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Ashley Abrook
Ashley
Abrook
PhD Research
2014
Past Life and Environments

Understanding the dynamics of vegetation: delineating drivers of change within periods of abrupt sub-­‐millenial climatic variability

Abrupt changes in climatic and environmental records are common within the Quaternary period; making them ideal research areas to investigate drivers of vegetation change. At present two competing hypotheses exist that seek to explain changes in vegetation, the dynamic equilibrium hypothesis and the disequilibrium hypothesis (Prentice et al., 1991). The former highlights allogenic climatic forcing, and associated secondary drivers including edaphic conditioning and wildfire, whereas the latter identifies autogenic factors, including population dynamics, plant-plant interactions and seed dispersal (Seddon et al., 2015). Whilst these two hypotheses may not be mutually exclusive, it is likely that the ultimate driver of vegetation is climate. However, if climate is driving vegetation change, it is currently unclear which specific climatic parameters force responses in vegetation. The Late-Glacial and early Holocene periods, within the British Isles, provide an ideal framework with temperature and vegetation oscillations demonstrating climatic and ecological complexity. This research will address what drives sub-millennial vegetation change through the generation of high-resolution palynological, palaeohydrological deuterium isotopic biomarker and macro-charcoal records. The generation and comparison of these records with additional palaeoclimatic data, from the same site, will disentangle whether climate, or which climatic parameter, drives vegetation change over sub-millennial climatic events.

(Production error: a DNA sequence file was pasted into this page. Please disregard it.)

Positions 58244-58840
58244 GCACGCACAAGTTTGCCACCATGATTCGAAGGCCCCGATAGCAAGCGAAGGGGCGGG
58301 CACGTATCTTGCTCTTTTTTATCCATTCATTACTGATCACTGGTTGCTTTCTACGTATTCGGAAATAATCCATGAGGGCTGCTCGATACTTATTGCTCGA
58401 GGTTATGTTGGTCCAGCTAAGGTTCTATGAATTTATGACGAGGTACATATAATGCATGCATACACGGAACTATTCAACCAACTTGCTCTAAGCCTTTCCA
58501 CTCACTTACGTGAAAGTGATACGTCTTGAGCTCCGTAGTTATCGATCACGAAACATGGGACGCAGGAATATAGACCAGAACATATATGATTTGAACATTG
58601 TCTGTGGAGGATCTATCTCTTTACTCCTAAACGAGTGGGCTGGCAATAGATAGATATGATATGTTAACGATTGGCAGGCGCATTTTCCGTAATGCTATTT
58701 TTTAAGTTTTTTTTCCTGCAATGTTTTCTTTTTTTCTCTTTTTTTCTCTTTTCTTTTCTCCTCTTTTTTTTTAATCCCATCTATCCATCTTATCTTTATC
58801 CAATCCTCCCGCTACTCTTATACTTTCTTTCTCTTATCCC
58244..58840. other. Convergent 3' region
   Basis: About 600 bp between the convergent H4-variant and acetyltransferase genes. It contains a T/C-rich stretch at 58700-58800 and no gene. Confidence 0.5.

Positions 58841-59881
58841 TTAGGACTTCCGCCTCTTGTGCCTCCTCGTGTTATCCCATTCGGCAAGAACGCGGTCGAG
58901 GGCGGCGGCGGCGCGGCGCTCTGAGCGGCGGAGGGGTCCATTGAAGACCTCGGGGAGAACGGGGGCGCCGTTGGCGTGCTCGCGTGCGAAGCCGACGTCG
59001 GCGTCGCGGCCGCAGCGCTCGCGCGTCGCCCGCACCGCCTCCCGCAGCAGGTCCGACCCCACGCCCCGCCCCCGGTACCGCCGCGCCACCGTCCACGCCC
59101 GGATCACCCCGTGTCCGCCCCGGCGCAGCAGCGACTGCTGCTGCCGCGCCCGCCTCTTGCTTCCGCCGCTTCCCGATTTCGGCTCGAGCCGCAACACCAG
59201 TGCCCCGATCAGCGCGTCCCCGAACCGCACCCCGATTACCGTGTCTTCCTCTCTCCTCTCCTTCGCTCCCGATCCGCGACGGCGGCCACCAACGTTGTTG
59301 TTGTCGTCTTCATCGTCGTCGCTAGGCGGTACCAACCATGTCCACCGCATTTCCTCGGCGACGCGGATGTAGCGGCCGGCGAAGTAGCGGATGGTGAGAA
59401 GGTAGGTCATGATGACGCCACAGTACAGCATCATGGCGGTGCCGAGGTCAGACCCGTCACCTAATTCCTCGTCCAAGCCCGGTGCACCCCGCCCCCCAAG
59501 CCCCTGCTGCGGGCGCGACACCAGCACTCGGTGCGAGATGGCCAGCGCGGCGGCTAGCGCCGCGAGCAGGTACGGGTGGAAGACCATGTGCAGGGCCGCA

Ian Matthews
RHUL
RHUL
Alice Milner
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ashley.abrook.14@ucl.ac.uk


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